In coverage of Iran over the past week and especially in these last few days, Andrew Sullivan has on his site illustrated the way the internet and related technologies have permanently changed journalism for the better. So have a number of other people at other sites, which have made themselves clearinghouses for information coming out of Iran in emails, blog posts, camera-phone and ad hoc video transmissions, and other forms including, yes, Twitter feeds. Collectively they've let the outside world know more about what is happening in a would-be sealed-off country, and given people inside that country a place to share and compare news as they could not possibly have done even a few years ago.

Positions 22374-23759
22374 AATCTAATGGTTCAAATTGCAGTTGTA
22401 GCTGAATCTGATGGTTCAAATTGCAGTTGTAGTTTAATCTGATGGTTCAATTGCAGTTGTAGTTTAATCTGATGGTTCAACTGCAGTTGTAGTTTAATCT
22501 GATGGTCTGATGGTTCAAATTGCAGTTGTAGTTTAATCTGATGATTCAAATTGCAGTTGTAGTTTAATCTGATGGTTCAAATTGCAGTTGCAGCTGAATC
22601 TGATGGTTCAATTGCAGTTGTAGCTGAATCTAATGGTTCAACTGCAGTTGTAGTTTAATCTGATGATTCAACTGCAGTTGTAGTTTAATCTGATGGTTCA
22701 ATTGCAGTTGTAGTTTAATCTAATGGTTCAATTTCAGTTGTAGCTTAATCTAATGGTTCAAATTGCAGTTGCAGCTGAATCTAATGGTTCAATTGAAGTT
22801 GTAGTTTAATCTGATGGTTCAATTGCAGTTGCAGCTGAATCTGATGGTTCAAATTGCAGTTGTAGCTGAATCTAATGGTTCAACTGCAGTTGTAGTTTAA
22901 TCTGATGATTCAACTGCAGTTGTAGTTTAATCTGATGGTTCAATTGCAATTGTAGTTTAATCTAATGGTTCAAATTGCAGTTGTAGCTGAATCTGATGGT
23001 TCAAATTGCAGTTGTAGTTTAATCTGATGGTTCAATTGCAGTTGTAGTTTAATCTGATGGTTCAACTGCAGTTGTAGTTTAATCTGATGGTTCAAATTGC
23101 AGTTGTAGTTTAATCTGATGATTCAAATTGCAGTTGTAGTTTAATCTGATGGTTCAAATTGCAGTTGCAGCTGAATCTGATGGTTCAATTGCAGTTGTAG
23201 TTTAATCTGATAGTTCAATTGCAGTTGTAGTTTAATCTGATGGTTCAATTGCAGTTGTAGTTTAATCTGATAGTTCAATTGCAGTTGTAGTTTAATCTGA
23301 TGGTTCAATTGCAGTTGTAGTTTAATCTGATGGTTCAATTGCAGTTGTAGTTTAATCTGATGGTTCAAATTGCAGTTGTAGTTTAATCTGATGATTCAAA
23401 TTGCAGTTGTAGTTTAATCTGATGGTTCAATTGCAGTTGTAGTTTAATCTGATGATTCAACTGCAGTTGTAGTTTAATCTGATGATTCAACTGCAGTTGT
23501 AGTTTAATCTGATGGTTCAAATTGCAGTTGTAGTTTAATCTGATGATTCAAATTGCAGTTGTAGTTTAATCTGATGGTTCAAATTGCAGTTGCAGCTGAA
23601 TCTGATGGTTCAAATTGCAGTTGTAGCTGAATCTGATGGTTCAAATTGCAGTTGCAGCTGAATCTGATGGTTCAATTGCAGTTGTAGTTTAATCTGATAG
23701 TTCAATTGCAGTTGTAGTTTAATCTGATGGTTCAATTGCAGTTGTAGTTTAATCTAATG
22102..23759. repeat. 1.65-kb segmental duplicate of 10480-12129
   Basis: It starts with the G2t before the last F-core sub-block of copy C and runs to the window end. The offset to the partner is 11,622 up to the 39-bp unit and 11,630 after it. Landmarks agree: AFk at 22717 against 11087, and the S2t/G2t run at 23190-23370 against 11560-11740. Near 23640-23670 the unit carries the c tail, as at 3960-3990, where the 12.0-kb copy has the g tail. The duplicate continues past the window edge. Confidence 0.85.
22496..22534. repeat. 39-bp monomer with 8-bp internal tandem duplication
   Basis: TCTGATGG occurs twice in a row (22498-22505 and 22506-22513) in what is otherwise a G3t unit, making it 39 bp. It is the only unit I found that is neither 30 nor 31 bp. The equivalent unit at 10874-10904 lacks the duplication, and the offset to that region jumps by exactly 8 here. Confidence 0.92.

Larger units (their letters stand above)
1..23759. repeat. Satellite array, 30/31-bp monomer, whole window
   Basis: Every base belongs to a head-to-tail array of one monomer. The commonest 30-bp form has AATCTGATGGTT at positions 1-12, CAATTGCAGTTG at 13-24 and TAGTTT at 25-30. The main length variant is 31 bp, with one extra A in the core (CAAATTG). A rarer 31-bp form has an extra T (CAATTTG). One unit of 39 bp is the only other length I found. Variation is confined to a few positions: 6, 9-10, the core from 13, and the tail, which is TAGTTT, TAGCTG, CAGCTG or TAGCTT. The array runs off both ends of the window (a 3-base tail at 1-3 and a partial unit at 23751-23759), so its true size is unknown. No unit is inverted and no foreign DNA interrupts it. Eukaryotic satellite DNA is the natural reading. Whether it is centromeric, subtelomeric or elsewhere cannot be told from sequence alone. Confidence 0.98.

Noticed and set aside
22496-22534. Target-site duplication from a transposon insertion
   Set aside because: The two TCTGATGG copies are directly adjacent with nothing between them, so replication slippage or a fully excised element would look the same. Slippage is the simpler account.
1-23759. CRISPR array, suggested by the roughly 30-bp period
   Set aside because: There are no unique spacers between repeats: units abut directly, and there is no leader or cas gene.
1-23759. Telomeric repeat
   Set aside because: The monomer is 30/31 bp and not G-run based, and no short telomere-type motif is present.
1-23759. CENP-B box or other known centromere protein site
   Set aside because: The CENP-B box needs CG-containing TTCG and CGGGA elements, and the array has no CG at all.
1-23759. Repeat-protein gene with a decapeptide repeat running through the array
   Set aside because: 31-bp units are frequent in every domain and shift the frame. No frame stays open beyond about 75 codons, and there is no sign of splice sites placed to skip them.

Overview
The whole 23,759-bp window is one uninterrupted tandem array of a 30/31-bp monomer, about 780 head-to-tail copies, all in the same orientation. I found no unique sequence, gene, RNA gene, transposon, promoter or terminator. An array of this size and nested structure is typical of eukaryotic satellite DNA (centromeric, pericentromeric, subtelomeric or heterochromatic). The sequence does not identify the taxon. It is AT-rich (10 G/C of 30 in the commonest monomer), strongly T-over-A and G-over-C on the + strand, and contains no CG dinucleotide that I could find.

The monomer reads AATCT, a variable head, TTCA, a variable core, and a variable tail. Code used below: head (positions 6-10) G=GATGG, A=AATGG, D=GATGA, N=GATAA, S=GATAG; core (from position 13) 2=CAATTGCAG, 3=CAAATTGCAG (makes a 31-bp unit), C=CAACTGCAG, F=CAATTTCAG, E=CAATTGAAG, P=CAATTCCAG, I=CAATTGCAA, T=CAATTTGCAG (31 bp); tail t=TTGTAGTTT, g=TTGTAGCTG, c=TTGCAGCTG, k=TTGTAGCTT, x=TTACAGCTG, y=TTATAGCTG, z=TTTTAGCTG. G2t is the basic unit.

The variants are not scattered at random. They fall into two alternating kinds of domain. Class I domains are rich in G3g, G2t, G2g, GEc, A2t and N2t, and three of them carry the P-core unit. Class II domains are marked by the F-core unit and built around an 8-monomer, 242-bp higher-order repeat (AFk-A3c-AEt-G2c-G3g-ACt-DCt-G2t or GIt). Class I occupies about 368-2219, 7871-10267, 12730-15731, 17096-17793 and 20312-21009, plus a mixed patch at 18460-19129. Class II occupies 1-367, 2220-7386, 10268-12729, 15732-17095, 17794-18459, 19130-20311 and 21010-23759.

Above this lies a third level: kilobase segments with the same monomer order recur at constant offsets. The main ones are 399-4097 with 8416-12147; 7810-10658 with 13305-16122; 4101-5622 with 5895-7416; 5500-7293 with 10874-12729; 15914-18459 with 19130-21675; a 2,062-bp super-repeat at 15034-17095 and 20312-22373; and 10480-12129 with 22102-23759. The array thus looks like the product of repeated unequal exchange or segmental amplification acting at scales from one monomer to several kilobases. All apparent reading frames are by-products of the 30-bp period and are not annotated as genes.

This fact is worth noting its own right, as a moment when we see that something truly new and positive has occurred. It's also worth observing in light of the many seemingly-permanent changes for the worse in journalism that have coincided with the internet era, whether or not they've been caused by it.
If I'm not mentioning anything about Iran at the moment, it's not because I think the news unimportant but rather because I have no contacts in the country and nothing to add to the discussion. As we follow developments there it's worth recognizing the different era in communications that has begun.
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